''It was just an odd season with so many injuries,'' Bullitt said. ''It's not something we don't like to talk about, injuries, but it happens and you're hoping it doesn't happen again.''

Longtime Colts president Bill Polian, now the team's vice chairman, insisted that in his three-plus decades in pro football, he'd never seen a rash of injuries quite like Indy's.

Safety Bob Sanders ruptured his biceps in the first quarter of the season opener and didn't play again. Starting linebacker Clint Session missed the final nine games with a dislocated elbow and broken arm. Starting cornerback Kelvin Hayden missed the last four regular-season games with a neck injury. Running back Joseph Addai, Manning's most trusted blitz protector, missed eight games with a nerve injury in his shoulder. Linebacker Gary Brackett, Indy's defensive captain, missed four games because of a groin injury and a turf toe.

And those were just the high-profile starters.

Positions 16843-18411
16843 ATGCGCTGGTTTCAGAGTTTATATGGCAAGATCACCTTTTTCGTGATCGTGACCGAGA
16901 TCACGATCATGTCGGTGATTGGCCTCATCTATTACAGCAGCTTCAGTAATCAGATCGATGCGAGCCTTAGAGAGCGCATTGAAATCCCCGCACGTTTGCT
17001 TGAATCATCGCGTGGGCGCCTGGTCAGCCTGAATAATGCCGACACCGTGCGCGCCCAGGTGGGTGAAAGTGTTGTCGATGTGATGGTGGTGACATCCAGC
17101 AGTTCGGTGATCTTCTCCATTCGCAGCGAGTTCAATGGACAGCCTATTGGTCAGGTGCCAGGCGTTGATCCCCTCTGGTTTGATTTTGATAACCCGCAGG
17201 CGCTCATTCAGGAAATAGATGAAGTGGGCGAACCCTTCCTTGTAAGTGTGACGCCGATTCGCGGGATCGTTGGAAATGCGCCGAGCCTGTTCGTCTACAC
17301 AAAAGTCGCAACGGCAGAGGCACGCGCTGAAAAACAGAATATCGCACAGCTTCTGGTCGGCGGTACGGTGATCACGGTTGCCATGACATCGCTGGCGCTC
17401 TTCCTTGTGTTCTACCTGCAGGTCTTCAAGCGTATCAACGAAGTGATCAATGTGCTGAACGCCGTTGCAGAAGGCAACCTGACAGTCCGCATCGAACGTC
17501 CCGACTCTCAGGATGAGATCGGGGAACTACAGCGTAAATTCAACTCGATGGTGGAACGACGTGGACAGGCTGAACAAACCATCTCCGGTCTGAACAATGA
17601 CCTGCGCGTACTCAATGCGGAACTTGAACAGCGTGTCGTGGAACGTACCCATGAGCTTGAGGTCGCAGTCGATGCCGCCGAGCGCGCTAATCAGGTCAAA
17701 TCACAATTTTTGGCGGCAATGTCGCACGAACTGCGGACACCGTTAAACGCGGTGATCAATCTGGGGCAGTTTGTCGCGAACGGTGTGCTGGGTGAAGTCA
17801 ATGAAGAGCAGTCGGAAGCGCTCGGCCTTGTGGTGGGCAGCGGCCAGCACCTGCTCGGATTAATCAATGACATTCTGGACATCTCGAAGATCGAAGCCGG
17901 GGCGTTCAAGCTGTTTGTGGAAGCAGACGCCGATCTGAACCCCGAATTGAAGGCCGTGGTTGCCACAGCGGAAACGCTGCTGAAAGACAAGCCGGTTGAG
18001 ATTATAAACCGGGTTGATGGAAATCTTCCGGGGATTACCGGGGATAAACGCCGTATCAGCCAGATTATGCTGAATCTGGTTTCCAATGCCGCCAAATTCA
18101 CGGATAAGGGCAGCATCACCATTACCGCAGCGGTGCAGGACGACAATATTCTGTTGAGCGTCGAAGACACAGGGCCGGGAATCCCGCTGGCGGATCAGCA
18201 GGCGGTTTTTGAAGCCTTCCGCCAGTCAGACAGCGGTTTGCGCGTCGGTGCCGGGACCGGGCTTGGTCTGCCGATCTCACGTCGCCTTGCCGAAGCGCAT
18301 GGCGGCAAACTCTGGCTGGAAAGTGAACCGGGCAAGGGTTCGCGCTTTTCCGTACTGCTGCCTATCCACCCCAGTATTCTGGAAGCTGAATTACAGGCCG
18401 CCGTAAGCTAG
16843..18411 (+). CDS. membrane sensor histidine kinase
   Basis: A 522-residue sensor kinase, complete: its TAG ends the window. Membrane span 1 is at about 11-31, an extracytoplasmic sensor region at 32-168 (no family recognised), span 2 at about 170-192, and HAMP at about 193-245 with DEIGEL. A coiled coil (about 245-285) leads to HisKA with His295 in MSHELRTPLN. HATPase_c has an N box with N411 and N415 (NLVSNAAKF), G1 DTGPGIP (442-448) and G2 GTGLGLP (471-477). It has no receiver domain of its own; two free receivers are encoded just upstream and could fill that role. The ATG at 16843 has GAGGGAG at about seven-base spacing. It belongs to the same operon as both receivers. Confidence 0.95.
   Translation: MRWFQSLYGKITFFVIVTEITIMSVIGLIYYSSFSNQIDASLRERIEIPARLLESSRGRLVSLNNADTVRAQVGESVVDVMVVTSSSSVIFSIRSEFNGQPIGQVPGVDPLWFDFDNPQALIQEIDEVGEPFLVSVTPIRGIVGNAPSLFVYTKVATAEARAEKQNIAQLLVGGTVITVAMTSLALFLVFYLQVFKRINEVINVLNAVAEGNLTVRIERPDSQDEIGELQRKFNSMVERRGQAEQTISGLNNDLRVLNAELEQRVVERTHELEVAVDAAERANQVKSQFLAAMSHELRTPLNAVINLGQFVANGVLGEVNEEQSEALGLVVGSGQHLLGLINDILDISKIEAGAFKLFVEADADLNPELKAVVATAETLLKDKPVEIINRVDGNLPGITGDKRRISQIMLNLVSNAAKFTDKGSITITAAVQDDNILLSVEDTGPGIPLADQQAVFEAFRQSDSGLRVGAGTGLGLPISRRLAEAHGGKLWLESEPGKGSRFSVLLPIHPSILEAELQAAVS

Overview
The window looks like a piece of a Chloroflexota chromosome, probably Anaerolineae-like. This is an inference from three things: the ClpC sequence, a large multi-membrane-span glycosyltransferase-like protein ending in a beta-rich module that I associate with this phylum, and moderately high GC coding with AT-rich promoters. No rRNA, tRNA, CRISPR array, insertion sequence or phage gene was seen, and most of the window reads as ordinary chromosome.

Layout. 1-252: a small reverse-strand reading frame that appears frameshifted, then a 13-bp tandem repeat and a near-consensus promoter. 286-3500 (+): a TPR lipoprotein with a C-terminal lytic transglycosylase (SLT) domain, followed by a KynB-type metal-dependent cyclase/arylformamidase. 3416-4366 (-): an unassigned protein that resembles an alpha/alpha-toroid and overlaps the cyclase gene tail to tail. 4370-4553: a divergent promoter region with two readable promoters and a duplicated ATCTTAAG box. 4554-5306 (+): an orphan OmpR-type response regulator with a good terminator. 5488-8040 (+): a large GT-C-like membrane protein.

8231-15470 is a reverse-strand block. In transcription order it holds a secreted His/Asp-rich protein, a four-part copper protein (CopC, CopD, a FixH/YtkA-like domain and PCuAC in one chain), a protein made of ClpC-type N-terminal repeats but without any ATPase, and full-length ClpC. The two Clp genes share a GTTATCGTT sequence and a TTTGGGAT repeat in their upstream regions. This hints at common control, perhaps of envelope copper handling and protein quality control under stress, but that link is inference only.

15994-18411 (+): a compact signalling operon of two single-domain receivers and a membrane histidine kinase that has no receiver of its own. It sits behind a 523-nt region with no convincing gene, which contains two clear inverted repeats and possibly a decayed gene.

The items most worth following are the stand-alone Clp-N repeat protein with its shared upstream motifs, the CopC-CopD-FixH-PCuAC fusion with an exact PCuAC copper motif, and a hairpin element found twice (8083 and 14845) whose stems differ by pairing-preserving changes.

It also meant there was plenty of work to do to get back in shape, though the lockout rules prevented coaches and team doctors from tracking the players' rehab sessions.

''You'd hear tidbits of information, but you didn't have the opportunity to get your hands on,'' coach Jim Caldwell said. ''The difficulty of it was just the fact that you weren't up to date on every single aspect of their physical condition.''

So players took matters into their own hands.

Clark, who had season-ending wrist surgery in October, managed to squeeze in a cameo appearance on CBS' ''Criminal Minds'' between workouts and was cleared for all football activities when practice began Aug. 1.

''I did not want to come out,'' Clark said of last weekend's preseason game. ''But it was so much fun. Just for everything that has gone on since the injury, all the hard work. Everyone that's been part of it. I know it's just the preseason, but it was a small victory and I was happy to be back out there with my teammates.''